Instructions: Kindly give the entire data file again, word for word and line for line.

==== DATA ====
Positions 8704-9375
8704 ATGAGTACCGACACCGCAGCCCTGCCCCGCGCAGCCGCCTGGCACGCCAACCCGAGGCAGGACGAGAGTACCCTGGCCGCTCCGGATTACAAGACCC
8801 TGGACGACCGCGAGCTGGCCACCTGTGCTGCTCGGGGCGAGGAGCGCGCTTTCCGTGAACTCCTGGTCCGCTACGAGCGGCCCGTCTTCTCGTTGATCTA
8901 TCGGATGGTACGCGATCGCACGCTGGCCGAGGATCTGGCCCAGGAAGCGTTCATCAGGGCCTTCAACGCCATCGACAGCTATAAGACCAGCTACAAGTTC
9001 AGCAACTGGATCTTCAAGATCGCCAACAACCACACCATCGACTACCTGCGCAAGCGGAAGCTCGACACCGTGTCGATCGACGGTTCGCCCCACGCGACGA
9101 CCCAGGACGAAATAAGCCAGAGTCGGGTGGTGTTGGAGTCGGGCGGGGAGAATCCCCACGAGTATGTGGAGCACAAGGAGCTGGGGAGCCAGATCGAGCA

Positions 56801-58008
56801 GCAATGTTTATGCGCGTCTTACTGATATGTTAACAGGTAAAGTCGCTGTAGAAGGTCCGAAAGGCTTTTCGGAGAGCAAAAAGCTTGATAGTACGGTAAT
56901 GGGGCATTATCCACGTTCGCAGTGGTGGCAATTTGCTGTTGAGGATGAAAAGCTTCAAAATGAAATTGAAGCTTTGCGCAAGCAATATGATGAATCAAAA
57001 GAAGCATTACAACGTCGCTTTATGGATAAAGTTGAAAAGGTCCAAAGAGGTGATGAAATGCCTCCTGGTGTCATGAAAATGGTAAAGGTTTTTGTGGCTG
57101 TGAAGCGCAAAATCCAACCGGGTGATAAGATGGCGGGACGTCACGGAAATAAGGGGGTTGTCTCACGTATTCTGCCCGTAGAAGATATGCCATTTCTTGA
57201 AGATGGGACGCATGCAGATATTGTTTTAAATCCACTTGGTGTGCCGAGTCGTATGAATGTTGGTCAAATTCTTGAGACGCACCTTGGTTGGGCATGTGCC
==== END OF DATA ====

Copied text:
Positions 8704-9375
8704 ATGAGTACCGACACCGCAGCCCTGCCCCGCGCAGCCGCCTGGCACGCCAACCCGAGGCAGGACGAGAGTACCCTGGCCGCTCCGGATTACAAGACCC
8801 TGGACGACCGCGAGCTGGCCACCTGTGCTGCTCGGGGCGAGGAGCGCGCTTTCCGTGAACTCCTGGTCCGCTACGAGCGGCCCGTCTTCTCGTTGATCTA
8901 TCGGATGGTACGCGATCGCACGCTGGCCGAGGATCTGGCCCAGGAAGCGTTCATCAGGGCCTTCAACGCCATCGACAGCTATAAGACCAGCTACAAGTTC
9001 AGCAACTGGATCTTCAAGATCGCCAACAACCACACCATCGACTACCTGCGCAAGCGGAAGCTCGACACCGTGTCGATCGACGGTTCGCCCCACGCGACGA
9101 CCCAGGACGAAATAAGCCAGAGTCGGGTGGTGTTGGAGTCGGGCGGGGAGAATCCCCACGAGTATGTGGAGCACAAGGAGCTGGGGAGCCAGATCGAGCA

Positions 56801-58008
56801 GCAATGTTTATGCGCGTCTTACTGATATGTTAACAGGTAAAGTCGCTGTAGAAGGTCCGAAAGGCTTTTCGGAGAGCAAAAAGCTTGATAGTACGGTAAT
56901 GGGGCATTATCCACGTTCGCAGTGGTGGCAATTTGCTGTTGAGGATGAAAAGCTTCAAAATGAAATTGAAGCTTTGCGCAAGCAATATGATGAATCAAAA
57001 GAAGCATTACAACGTCGCTTTATGGATAAAGTTGAAAAGGTCCAAAGAGGTGATGAAATGCCTCCTGGTGTCATGAAAATGGTAAAGGTTTTTGTGGCTG
57101 TGAAGCGCAAAATCCAACCGGGTGATAAGATGGCGGGACGTCACGGAAATAAGGGGGTTGTCTCACGTATTCTGCCCGTAGAAGATATGCCATTTCTTGA
57201 AGATGGGACGCATGCAGATATTGTTTTAAATCCACTTGGTGTGCCGAGTCGTATGAATGTTGGTCAAATTCTTGAGACGCACCTTGGTTGGGCATGTGCC